I have many issues with Inglorious Basterds, but I don't have enough room to cover them all. Instead, I will write about how Quentin Tarantino filmed sucky ambushes.

When we finally catch up with the Basterds in France, they are standing around two survivors of a slaughtered German platoon. The Basterds take their time interrogating the prisoners; they torture both, murder one, and then release the surviving Soldier, all this in the same place where they ambushed the German patrol.

In real life, an ambush is tactical mission that allows a smaller element to disrupt the operations of a larger force. It has two things going for it: surprise and speed. Surprise when you initiate the ambush, and speed as you destroy enemy forces and then exfiltrate. The longer you hang around on the objective (where you conducted the ambush), the sooner you will be discovered and killed.

Tarantino's Basterds break a fundamental rule of warfare in pursuit of his Nazi-violence-porn fantasy.

Is it that important that I tear apart one tactical mistake in Inglorious Basterds? It is. Inglorious Basterds butchered the past to fulfill some dumb fantasy. It doesn't deserve a Best Picture nomination.

(Also, I could barely sit through it and Eric C left in the middle to chase tail. It was that boring.)

five comments

Michael C didn’t mention it, But I normally hate when he analyzes the tactics in a movie. In this case we made an exception.

Also, I love Matty p’s point.


When I saw Inglorious Basterds I was entertained from the first second to the last. I left the theater thinking that it has been some time since I had enjoyed a movie as much. From a historical perspective of course the film is utter trash. I didn’t expect anything less. Nor was I expecting accurate depictions of military tactics. I am pretty sure that Tarantino did not profess to offer either of these elements. What was offered was entertainment and in that area the movie delivered with aplomb! A masterpiece.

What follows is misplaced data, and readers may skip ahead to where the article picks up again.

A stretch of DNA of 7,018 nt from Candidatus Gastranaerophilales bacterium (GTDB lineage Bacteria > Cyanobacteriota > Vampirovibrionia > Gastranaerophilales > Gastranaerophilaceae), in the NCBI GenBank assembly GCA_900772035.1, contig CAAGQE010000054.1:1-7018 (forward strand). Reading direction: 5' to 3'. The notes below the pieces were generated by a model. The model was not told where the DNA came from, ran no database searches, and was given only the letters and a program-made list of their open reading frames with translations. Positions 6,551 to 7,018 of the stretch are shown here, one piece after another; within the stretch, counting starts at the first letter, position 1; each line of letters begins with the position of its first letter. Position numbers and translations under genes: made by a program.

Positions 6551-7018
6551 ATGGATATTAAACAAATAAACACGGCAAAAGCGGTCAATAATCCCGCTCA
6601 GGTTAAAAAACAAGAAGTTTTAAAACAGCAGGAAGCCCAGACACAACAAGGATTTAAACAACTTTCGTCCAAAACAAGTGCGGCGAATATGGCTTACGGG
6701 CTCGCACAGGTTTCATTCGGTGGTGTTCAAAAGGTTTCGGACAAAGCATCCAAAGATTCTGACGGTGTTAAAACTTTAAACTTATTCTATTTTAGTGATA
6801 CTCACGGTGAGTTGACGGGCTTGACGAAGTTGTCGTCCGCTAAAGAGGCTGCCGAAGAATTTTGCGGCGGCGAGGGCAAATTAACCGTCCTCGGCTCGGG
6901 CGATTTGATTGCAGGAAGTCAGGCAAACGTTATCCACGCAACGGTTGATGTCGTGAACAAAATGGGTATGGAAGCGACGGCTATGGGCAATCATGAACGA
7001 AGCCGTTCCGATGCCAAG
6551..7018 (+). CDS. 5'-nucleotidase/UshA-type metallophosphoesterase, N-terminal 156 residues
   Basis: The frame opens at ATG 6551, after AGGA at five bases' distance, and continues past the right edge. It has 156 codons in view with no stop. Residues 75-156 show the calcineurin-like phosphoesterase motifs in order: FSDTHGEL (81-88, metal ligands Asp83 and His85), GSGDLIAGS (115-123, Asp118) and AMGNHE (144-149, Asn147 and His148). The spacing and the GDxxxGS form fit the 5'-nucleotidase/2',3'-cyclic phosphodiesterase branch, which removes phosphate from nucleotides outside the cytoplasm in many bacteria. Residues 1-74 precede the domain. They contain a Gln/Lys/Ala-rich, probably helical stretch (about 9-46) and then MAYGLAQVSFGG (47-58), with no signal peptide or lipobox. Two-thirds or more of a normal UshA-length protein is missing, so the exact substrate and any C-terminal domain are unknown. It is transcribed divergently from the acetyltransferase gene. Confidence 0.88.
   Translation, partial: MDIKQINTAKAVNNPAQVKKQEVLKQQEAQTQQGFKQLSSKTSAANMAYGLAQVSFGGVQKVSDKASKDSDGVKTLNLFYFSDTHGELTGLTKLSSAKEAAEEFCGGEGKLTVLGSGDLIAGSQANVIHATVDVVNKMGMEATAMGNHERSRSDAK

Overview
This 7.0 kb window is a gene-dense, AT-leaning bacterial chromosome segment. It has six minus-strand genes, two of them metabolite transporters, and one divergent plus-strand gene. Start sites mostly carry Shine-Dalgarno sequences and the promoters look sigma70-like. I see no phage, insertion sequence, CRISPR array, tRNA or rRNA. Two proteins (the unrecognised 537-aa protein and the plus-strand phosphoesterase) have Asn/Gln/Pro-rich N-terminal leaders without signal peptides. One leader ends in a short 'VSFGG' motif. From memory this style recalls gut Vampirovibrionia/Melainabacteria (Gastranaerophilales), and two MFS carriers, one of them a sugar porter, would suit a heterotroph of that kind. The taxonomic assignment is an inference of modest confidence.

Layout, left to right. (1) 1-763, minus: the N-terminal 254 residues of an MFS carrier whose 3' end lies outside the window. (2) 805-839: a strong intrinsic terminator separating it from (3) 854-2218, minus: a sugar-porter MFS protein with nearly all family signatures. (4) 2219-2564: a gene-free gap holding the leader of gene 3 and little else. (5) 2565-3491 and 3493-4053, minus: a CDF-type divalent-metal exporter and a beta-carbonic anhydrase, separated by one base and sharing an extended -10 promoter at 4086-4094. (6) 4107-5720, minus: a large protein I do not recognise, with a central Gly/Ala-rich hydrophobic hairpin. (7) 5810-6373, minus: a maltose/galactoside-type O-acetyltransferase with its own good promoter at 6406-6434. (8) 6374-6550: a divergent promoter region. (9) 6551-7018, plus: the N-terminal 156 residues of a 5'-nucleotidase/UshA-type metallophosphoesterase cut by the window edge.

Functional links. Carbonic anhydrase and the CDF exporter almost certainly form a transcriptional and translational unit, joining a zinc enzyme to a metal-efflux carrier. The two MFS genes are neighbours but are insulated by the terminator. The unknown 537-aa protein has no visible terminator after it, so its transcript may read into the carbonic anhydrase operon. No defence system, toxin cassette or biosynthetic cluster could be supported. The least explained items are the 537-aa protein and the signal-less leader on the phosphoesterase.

Entertainment is hard to quantify. Most people, even critics who liked the film, thought many of the scenes were way too long. Hard to keep entertained that way.


Derek, I’m glad we have a differing opinion. I know a great deal of people who enjoyed the movie and wished they’d comment for us on why. What Eric is asking, I think, is what criteria were you using to qualify the movie as a masterpiece? That it was funny? The dialogue (which the director is know for)? The filming and lighting?

I admit, there were portion I enjoyed. Mostly the acting of the “Jew hunter.” Still, one performance can’t redeem the movie.


I personally was quite amazed by the film. I didn’t like it at all – but it most certainly created an effect! And I would suppose that this is exactly what the director/producer wanted. It’s an artists’ movie, not a war film at all!
You guys already pointed out a number of the flaws and the thing which made it really ridiculous was definitely the sniper-hero, who never re-located and took out something like 300 enemy soldiers… everybody knew where he was and nothing at all happened to him… yet for some reason they all wanted to be his target… but that just proves the point: is was just an artistic creation in order to stir up feelings, thoughts and considerations.

And that I believe, they did quite well. The atmosphere comes over in a rather realistic manner.
Do you guys know any old Nazis? I really liked the covert hostility of the main Nazi character and the sick, “friendly” way he always sneaked his poison in. Very realistic. Also the story of the Jews hiding in the cellar. Ancient classic: how the French guy who was hiding them ended up betraying them. I know many a person who is guilty of that sort of crime and I can promise you, they are suffering from it for all eternity, because they can afterwards never forgive themselves for it…

Anyway as for the scalping… did any of you read about the “Indian party” in “One shot, one kill”?
Frankly I don’t have a problem with it at all, because back then in Italy it did seem to serve a purpose and scared off the enemy. Therefore many lives were saved.